The Fear of Freaky Green

In recent correspondence with an overseas sponsorship executive, in which he heralded the zero-waste efforts of Waste Management during the recent WM Phoenix Open, I agreed that it was a perfect example of what sponsorship is intended to do–provide true, active fan engagement and a platform for brand awareness and product demonstration.  I also provided some other examples of sustainability in American pro sports, and offered to make some introductions if he wanted to learn more.

His reply surprised me at first when he said “No thanks,
I’m not freaky green. Just found the WM thing interesting.”
The more I thought about it, the more I realized that “green” is still considered by many to be an issue on the fringes that perhaps carries with it some undesirable connotation of extremeness, as if embracing sustainability in any form will immediately brand one a liberal hippy anti-business tree hugger.  For all the strides sustainability has made in corporate and consumer America, and in particular the early successes in the world of sports, I wonder if indeed some companies are afraid to publicly embrace it for fear of being labeled Freaky Green.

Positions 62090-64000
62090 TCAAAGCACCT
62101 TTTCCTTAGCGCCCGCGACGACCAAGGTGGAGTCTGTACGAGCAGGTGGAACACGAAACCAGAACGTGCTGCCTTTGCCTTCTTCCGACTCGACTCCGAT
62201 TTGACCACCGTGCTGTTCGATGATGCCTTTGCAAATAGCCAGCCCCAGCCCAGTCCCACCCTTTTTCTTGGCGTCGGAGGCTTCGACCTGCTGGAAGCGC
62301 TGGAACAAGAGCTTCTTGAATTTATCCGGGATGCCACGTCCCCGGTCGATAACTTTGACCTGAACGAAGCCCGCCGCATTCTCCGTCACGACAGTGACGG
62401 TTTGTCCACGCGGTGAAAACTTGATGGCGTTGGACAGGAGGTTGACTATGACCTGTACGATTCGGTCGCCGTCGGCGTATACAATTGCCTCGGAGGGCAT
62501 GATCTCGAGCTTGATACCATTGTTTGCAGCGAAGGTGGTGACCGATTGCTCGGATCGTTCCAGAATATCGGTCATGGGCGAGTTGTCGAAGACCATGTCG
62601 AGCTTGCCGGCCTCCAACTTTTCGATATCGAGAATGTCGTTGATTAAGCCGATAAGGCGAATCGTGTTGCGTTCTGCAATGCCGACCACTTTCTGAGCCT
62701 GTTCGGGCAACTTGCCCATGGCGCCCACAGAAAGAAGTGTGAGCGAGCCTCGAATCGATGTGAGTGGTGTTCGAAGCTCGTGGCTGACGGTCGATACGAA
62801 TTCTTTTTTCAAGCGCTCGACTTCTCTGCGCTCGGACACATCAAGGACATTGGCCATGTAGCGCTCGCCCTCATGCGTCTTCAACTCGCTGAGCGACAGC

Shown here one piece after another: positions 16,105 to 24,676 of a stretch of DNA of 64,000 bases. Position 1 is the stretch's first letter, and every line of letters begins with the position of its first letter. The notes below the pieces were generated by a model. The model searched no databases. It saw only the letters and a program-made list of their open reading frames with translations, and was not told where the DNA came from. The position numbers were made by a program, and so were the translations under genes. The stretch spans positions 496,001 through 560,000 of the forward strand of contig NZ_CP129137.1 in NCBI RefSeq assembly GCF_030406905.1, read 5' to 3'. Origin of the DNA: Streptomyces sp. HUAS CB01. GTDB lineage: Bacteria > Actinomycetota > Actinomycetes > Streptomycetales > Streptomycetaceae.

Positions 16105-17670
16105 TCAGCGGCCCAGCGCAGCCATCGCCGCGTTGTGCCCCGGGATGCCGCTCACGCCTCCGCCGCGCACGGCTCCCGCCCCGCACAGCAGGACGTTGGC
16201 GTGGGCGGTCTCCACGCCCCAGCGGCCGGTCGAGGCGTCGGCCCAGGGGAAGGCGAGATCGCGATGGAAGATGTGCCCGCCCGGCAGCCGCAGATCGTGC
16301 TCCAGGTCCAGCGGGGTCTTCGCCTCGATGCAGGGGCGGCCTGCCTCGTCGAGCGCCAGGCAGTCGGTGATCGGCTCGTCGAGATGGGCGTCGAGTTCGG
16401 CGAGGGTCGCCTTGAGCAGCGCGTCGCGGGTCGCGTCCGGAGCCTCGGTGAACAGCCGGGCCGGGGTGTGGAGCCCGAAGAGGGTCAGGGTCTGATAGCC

Additionally, a 2011 OgilvyEarth study of consumers indicated that “green” was overwhelmingly considered to be largely a feminine issue. Might there be a perception among big time sports and marketing executives that sustainability isn’t macho enough for their league, team or brand?  If ever there was an opportunity to reframe this consumer perception, and make green cool and mainstream, I suggest it is through sports.

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